Since its 1912 composition and premiere, Schoenberg's Dreimal sieben Gedichte aus Albert Girauds Pierrot lunaire (Three Times Seven Poems from Albert Giraud's Pierrot lunaire), Op. 21 has aroused strong responses and extensive commentary, especially regarding its enigmatic approach to Sprechstimme (speaking voice or recitation) and its “atonal” idiom. This chapter, in three parts, synthesizes and extends some themes in the recent critical reception of the work. The first part sketches a history of the Pierrot character in comedy and pantomime, including a description of the genesis and overall shape of Schoenberg's Pierrot lunaire. The second section explores how traditional vocal representations of subjectivity and lyric expression are renatured by Schoenberg's striking approach to Sprechstimme in the work. The final part demonstrates, through selected examples, how the music invokes a rich network of musical allusions, in tandem with tonal latencies that permeate its kaleidoscopic surface.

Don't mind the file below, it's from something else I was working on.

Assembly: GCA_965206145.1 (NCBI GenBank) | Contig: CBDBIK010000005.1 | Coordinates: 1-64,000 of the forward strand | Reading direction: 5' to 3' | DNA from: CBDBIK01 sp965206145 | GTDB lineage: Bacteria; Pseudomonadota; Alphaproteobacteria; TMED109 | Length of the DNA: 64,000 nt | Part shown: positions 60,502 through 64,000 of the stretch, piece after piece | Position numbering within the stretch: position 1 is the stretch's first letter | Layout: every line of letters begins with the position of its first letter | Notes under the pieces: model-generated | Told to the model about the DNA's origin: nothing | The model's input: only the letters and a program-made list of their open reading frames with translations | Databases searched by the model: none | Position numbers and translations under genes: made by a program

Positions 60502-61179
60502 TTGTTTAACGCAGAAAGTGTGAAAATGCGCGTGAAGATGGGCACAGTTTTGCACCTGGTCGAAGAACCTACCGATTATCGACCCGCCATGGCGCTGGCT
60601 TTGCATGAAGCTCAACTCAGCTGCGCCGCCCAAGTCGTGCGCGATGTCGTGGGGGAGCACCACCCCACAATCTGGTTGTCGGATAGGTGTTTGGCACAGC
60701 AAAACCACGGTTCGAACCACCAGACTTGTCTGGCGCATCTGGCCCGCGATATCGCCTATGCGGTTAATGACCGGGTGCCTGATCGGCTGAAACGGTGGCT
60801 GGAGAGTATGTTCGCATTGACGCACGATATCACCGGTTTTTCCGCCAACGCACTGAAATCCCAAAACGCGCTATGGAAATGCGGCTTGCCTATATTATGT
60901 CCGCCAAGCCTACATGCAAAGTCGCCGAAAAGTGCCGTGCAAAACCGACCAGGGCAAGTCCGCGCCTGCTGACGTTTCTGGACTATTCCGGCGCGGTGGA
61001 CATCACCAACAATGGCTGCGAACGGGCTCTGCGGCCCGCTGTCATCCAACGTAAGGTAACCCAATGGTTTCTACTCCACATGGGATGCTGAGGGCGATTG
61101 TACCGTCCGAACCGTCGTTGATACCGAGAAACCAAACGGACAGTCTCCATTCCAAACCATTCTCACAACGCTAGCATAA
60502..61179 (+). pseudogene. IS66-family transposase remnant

Pierrots old and new – en blanc et noir
Over the centuries, the Pierrot character has been portrayed by countless actors, pantomimes, and puppets. Originating among Italian commedia dell'arte troupes active in seventeenth-century France, Pierrot first appears in 1660s comedies as a rustic and dumbfounded bumpkin, but in the eighteenth century he became the paragon of pastoral innocence, a pure (and often silent) fool. The nineteenth century gradually transformed him, radically, into a decadent fin-de-siècle dandy, obsessed with the moon. A resemblance with the moon was already suggested by his eighteenth century commedia costume: a powdered white face, soft white hat and large ruffled collar, and loose jacket and trousers of flowing white silk.